Seven top European universities join forces to improve citizens' well-being
The Rectors, Presidents and Vice-Chancellors from seven of Europe’s leading universities met in Köln (Germany) to launch their shared vision for improving European citizens’ quality of life by creating a European University for Well-Being.
Shared mission and values
Through top-level education and research, the alliance will help to create an environment that allows European citizens and their global neighbours to be well-educated, socially responsible, healthy, inclusive and diverse — all critical aspects of well-being.
The leaders of the Universities of Birmingham, Firenze, Köln, Leiden, Linnaeus, Nantes and Semmelweis confirmed the shared missions and values of the partners, and outlined the benefits to be gained from bringing together such a rich diversity of institutions.
On launching the collaboration, the leaders of the universities, including Rector Magnificus Carel Stolker and Vice-Rector Magnificus Hester Bijl, in the alliance said:
‘We are delighted to combine the forces and strengths of our seven universities. We are creating an ambitious, visionary and distinctive alliance, that will support the well-being of our students, staff, cities and regions, and Europe more broadly.
‘This alliance will show how diversity and working across national boundaries, bringing together diverse but complementary universities, is the best way to address the key issue of the well-being of Europe’s population.’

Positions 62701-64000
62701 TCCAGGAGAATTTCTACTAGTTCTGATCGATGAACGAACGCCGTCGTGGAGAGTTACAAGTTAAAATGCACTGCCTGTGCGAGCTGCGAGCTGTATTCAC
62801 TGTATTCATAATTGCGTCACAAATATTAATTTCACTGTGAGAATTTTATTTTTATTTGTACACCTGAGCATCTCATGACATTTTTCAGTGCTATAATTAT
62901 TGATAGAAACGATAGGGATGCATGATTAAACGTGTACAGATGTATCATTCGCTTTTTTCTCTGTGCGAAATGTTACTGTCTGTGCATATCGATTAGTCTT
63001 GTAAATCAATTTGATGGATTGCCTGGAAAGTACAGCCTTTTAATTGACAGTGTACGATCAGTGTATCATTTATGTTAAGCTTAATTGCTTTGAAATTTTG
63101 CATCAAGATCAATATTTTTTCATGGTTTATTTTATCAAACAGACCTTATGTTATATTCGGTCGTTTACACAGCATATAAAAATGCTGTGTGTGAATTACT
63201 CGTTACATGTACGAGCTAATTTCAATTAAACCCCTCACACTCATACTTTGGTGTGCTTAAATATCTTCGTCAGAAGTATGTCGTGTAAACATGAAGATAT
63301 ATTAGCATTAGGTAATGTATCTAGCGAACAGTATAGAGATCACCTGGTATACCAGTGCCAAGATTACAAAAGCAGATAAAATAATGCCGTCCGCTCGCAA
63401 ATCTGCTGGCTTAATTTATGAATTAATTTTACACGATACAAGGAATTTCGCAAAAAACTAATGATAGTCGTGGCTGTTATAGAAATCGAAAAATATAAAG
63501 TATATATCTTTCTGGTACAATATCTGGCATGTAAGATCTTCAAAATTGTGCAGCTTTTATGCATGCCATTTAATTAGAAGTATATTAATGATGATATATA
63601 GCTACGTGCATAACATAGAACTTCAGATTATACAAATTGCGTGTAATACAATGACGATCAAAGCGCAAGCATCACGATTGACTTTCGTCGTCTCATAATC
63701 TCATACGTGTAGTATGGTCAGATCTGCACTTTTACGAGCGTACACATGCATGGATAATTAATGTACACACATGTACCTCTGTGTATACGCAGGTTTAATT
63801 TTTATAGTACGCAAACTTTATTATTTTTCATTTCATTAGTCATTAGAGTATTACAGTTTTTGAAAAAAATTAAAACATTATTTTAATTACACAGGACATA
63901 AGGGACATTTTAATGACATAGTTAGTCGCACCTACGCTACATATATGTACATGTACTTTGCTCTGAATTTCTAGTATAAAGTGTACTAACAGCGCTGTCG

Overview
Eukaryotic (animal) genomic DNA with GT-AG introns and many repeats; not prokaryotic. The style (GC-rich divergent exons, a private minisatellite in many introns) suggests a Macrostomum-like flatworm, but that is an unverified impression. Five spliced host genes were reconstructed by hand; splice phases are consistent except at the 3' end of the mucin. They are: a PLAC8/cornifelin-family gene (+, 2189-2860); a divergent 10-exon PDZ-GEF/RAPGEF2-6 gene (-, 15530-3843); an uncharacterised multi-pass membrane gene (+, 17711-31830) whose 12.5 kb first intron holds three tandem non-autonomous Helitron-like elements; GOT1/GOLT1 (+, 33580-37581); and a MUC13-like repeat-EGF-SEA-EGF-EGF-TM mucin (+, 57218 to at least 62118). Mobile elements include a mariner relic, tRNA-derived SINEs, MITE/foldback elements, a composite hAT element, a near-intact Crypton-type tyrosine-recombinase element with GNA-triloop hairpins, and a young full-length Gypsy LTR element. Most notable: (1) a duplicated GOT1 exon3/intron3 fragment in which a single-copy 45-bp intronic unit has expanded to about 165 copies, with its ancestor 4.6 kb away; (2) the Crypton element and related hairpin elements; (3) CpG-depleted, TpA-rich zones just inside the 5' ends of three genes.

To launch the alliance, which will be known as European University for Well-Being (EUniWell), the leaders announced an initial joint seed fund to stimulate research, teaching and policy development partnerships. This will support multilateral projects involving the universities’ 255,000 students and 44,000 staff members across seven European countries.
The initial focus of the alliance is well-being, especially of those people living in cities. In the longer term, the collaboration will define how a modern, civic and entrepreneurial university can support social and individual well-being in a global setting.
Well-being is one of the cornerstones of the European Union and a common European value. Since understanding and improving well-being requires a holistic approach, the collaboration will span research, education, and policy engagement. It will support learning at all ages: not just for university students, but also for life-long learners, and the training of teachers. It will foster equality and diversity, including multilingualism and multiculturalism.
Scientific breakthroughts and knowledge transfer
In coming together at this scale and reach, the partner universities in EUniWell recognise their responsibilities for training the next generation of Europeans, enabling scientific breakthroughs and ensuring successful knowledge transfer to benefit society as a whole. As Europe’s next generation, students are the core of the alliance and are involved in all its aspects including governance.
Professor Sir David Eastwood, Vice-Chancellor and Principal, University of Birmingham, UK
Professor Luigi Dei, Rector, Università degli Studi di Firenze, Italy
Professor Axel Freimuth, Rector, Universität zu Köln, Germany
Professor Carel Stolker, Rector Magnificus and President, Universiteit Leiden, the Netherlands
Professor Peter Aronsson, Vice-Chancellor, Linnaeus University, Sweden
Professor Olivier Laboux, President, Université de Nantes, France
Professor Béla Merkely, Rector, Semmelweis University, Hungary.
Banner photo: Leaders of the University of Birmingham, Università degli Studi di Firenze, Universität zu Köln, Universiteit Leiden, Linnéuniversitetet, Université de Nantes, and Semmelweis University.